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A Few Profound Thoughts on Gemba Walks

Posted by Jake Sussman

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Nov 14, 2017 7:34:00 AM

Creative technology and communication concept as an open door light bulb transferring gears and cogs.Business metaphor for downloading or uploading innovation solutions..jpegAs I was researching our upcoming post on the Pioneers of Lean Leadership, I came across a quote by Taiichi Ohno, one of the fathers of the Toyota Way and Kaizen. On the subject of Gemba walks, he said, “When you go out into the workplace, you should be looking for things that you can do for your people there. You’ve got no business in the workplace if you’re just there to be there. You’ve got to be looking for changes you can make for the benefit of the people who are working there.

This is a deeply important idea that encapsulates the purpose of going to the Gemba as well as the difference between Gemba walks and management by walking around. I especially appreciate that he focused on making changes to benefit the people who are doing the work, not simply to reduce waste or cut costs. When workers feel productive and engaged, amazing results can occur.

I wondered if other leaders had thought-provoking things to say about Gemba walks and it turns out they certainly do. Here are a few gems.

“Farming looks mighty easy when your plow is a pencil, and you're a thousand miles from the corn field.” - Dwight D. Eisenhower”

Granted “Ike” isn’t probably the first person who springs to mind when thinking about Lean management techniques, but his point is relevant nonetheless. It is easy to blame personnel for every problem that comes up if you don’t have firsthand knowledge of the conditions under which value is produced. The best way to put yourself in the position to help solve problems is to go and see for yourself.

“There are three kinds of leaders. Those that tell you what to do. Those that allow you to do what you want. And Lean leaders that come down to the work and help you figure it out.” - John Shook

John Shook is an “industrial anthropologist” who advises individuals and organizations who wish to understand and implement Lean. He is the author of the excellent book Managing To Learn and was awarded the 2009 Shingo Prize for excellence in manufacturing research and publication. What is important about his comment is that Lean leaders don’t visit the Gemba to dictate how to do the work. They come in order to help the workers themselves find the surest path to success. Gemba walks are intended to be collaborative, never punitive.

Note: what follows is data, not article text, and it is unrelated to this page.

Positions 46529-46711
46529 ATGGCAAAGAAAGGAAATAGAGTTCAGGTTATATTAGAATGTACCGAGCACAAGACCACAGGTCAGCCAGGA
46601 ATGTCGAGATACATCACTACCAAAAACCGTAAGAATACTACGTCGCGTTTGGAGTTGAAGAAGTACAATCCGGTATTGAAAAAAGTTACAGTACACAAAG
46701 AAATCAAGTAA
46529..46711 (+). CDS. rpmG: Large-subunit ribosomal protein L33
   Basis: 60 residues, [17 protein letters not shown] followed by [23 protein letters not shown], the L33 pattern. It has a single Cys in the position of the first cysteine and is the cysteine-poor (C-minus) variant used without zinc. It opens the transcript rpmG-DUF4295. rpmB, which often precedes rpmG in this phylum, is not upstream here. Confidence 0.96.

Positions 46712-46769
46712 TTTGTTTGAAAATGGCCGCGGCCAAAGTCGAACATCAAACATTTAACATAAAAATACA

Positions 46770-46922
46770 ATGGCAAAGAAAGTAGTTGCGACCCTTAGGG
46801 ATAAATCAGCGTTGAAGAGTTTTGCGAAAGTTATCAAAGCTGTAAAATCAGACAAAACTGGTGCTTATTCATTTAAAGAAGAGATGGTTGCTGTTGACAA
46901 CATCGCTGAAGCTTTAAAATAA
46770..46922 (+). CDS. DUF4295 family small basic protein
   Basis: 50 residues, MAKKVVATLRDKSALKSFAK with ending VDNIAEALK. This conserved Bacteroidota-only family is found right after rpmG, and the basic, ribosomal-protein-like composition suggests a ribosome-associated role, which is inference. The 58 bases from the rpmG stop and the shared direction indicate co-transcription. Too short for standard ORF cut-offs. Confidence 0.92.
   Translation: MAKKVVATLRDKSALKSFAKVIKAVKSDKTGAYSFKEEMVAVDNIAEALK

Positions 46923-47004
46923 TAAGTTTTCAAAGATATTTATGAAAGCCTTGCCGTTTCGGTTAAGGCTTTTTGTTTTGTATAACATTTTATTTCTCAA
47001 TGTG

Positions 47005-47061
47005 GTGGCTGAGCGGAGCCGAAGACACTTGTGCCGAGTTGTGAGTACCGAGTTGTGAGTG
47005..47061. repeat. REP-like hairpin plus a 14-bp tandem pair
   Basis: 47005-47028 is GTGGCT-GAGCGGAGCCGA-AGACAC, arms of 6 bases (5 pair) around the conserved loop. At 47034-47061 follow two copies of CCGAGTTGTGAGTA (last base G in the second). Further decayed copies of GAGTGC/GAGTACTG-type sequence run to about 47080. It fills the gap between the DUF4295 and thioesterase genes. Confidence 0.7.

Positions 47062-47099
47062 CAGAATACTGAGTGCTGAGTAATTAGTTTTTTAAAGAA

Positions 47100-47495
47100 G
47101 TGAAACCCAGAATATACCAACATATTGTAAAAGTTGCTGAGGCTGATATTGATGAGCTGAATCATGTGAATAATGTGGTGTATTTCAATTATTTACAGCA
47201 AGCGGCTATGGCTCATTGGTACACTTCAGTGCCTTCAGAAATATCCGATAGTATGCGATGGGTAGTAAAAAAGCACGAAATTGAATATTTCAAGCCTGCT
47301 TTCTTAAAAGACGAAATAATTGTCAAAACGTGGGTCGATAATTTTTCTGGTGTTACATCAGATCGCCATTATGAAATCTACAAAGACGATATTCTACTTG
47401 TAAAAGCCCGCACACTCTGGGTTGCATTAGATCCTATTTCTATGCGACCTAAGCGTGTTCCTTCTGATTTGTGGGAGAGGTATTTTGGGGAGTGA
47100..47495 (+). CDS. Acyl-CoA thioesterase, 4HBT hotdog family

“The frequency of leadership going to the Gemba is inversely proportional to the number of walls separating them from the Gemba.” – Jon Miller

Jon Miller is the former CEO of Kaizen Institute, and co-author of the outstanding book Creating a Kaizen Culture: Align the Organization, Achieve Breakthrough Results, and Sustain the Gains. Jon also did a webinar for us a few years back. We think his idea about walls separating leaders from the Gemba works on both a physical and conceptual level. Of course, it follows that when management is physically removed from the spaces where work is done useful interaction and observation will be less frequent. We have also noted cultural “walls” that distance leaders from front-line workers. The most effective organizations eliminate barriers of all types that limit open communication and trust between leaders and workers.

“All walks should help the leader learn what is really happening and at the same time focus on helping people to maintain their dignity. This can only happen if the leaders create a safe place to have a conversation, and they show respect to the people they encounter along the way. Why would anyone openly discuss problems in their work area if he or she will be embarrassed once workplace issues are revealed, or if the walker looks as if he or she is trying to catch someone doing something wrong?” - Michael Bremer

Michael Bremer’s book How to Do a Gemba Walk is a great read for anyone interested in the best practices for effective walks. His emphasis on the dignity of the worker and the need to develop trust is key. That’s why it is important that employees understand the purpose of the Gemba walk, know what to expect, and have input into the changes that occur as a result. Effective Gemba walks create insights that could not have otherwise been achieved. This means asking smart questions and getting honest answers. Mutual respect is an absolute requirement.

It’s funny how often we end a blog by saying this, but Gemba Walks, like many other Lean techniques are not complicated. But the devil is in the details and without careful execution, a lot can go wrong. Hopefully, these ideas from accomplished Lean leaders will inspire you to focus on the finer points the next time you head for the Gemba.

Topics: Gemba Walk

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